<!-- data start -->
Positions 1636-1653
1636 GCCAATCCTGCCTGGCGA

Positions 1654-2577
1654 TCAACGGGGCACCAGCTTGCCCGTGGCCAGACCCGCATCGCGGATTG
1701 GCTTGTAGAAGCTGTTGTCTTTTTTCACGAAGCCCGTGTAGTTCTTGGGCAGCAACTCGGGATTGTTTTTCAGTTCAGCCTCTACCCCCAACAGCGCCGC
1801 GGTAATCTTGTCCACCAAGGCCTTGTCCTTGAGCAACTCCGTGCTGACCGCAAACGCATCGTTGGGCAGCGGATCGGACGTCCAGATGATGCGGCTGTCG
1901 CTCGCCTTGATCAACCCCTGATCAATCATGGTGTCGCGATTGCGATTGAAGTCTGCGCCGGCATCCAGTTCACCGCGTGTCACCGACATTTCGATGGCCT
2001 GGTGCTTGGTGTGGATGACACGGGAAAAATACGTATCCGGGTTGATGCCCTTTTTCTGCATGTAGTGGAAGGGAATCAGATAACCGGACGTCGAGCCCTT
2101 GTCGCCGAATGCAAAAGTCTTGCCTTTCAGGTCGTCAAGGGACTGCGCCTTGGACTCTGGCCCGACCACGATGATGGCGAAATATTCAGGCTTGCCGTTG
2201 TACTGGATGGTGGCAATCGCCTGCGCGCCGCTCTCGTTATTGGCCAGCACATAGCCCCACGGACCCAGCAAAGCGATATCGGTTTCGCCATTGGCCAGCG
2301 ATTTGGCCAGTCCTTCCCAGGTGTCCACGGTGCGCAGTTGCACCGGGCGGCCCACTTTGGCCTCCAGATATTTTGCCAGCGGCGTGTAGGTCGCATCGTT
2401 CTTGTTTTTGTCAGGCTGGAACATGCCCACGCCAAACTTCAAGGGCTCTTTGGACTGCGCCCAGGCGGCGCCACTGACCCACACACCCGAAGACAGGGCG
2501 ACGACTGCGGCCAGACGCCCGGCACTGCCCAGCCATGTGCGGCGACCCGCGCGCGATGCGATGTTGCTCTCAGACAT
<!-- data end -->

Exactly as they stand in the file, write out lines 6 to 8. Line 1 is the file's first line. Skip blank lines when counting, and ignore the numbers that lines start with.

1801 GGTAATCTTGTCCACCAAGGCCTTGTCCTTGAGCAACTCCGTGCTGACCGCAAACGCATCGTTGGGCAGCGGATCGGACGTCCAGATGATGCGGCTGTCG
1901 CTCGCCTTGATCAACCCCTGATCAATCATGGTGTCGCGATTGCGATTGAAGTCTGCGCCGGCATCCAGTTCACCGCGTGTCACCGACATTTCGATGGCCT
2001 GGTGCTTGGTGTGGATGACACGGGAAAAATACGTATCCGGGTTGATGCCCTTTTTCTGCATGTAGTGGAAGGGAATCAGATAACCGGACGTCGAGCCCTT